These tier posts breakdown our positional rankings to help you better understand who you should be targeting in your fantasy draft and when you should be going after them. Here are our top defensemen for the 2018-19 season, tiers 6-9. You can find the rest of our positional tiers here:
- Centre, Tiers 1-5
- Centre, Tiers 6-9
- Right Wing, Tiers 1-5
- Right Wing, Tiers 6-9
- Left Wing, Tiers 1-5
- Left Wing, Tiers 6-9
- Defense, Tiers 1-5
Mark Giordano (CGY), Ryan Suter (MIN), Jake Gardiner (TOR), Rasmus Ristolainen (BUF)
Giordano registered 13 goals and 25 assists in a full 82 games last year, nearly identical to the 39-point campaign he had the season before. While he may no longer be the elite fantasy defenseman that he once was, the departure of Dougie Hamilton means Giordano’s powerplay time should go up this season. He doesn’t have the upside of the guys ranked above him, but he’s a safe bet to hit double-digit goals from the blueline. Suter may not have the goal-scoring prowess that Giordano does, but his gaudy assist totals and ATOI year after year make him a worthy addition to any fantasy blueline.
Gardiner has played a full 82 games in each of the last two seasons, averaging 7 goals and 41 assists. The skill of the Maple Leafs’ forward corps means Gardiner should have another productive season, but his fantasy value could take a hit if Morgan Rielly cuts into his powerplay time. Ristolainen notched six goals and 35 assists last season, making it the third straight season that he’s hit at least 40 points. While his defensive game is far from polished, his usage (26:30 ATOI last season) and powerplay production give him mid-round fantasy value.
Kevin Shattenkirk (NYR), Colton Parayko (STL), Aaron Ekblad (FLA), Cam Fowler (ANA)
Shattenkirk put up 23 points in 46 games last year before a left meniscus tear brought an early end to his season. Assuming a clean bill of health, he should break 40 points this season, though he’s unlikely to replicate his 56-point performance in 2016-17 given the poor supporting cast he has in New York. Parayko’s usage and shot volume have steadily increased in each of his first three seasons in the NHL. He’s recorded back-to-back 35-point seasons and registered a career-high 212 shots on goal last year. He’s a good bet to top 40 points if his minutes continue to rise, but he’ll likely need to improve on his 3.4% career shooting percentage if he wants to break into double-digit goals.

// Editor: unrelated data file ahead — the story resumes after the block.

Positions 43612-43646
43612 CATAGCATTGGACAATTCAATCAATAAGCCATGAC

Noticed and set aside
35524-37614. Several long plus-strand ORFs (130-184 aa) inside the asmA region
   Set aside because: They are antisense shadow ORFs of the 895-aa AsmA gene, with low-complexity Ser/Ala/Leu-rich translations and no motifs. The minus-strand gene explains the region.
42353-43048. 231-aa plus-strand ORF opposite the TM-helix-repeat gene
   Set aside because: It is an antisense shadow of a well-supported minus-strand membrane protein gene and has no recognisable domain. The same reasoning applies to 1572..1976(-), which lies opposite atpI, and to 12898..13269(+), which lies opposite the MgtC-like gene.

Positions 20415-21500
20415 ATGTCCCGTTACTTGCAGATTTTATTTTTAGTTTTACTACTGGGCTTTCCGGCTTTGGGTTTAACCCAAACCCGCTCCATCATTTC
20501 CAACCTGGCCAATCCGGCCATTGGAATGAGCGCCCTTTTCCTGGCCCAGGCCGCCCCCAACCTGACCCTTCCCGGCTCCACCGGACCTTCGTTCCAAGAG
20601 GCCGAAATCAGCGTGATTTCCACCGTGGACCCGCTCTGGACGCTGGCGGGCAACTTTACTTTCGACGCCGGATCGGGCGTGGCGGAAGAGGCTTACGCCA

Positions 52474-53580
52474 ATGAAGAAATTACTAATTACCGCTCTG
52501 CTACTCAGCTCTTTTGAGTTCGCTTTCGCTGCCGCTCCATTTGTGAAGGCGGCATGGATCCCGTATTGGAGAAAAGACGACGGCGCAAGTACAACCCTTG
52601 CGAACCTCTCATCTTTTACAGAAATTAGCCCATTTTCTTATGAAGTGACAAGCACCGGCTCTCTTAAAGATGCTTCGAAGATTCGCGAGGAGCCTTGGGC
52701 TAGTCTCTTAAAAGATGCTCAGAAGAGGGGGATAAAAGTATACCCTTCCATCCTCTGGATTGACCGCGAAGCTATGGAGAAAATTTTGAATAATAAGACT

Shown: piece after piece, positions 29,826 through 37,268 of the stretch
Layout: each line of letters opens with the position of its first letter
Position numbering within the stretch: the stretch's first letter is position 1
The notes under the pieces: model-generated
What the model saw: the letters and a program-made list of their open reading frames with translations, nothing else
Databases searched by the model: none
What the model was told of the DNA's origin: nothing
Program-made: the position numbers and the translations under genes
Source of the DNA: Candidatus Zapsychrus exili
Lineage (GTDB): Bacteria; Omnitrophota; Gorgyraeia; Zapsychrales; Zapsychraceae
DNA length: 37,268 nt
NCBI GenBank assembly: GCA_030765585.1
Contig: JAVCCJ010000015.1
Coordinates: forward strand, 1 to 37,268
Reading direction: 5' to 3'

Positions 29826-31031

Though his assist totals are underwhelming, Ekblad is coming off a career-high 16 goals and has scored at least 10 goals all four years he’s been in the league. He’ll be leaned on heavily at even strength again this year by head coach Bob Boughner, but he won’t see a significant rise in his counting stats if he can’t steal Keith Yandle’s spot on the first powerplay unit. Fowler scored eight goals and added 24 assists in 67 games last season. He has an ATOI of 24:51 since Randy Carlyle returned as the head coach of Anaheim in 2016-17, and should be the most heavily utilized Ducks’ defenseman again this year. At 26 years old, don’t expect Fowler to be much more than a half a point-per-game guy, but he can add some goals to your blueline.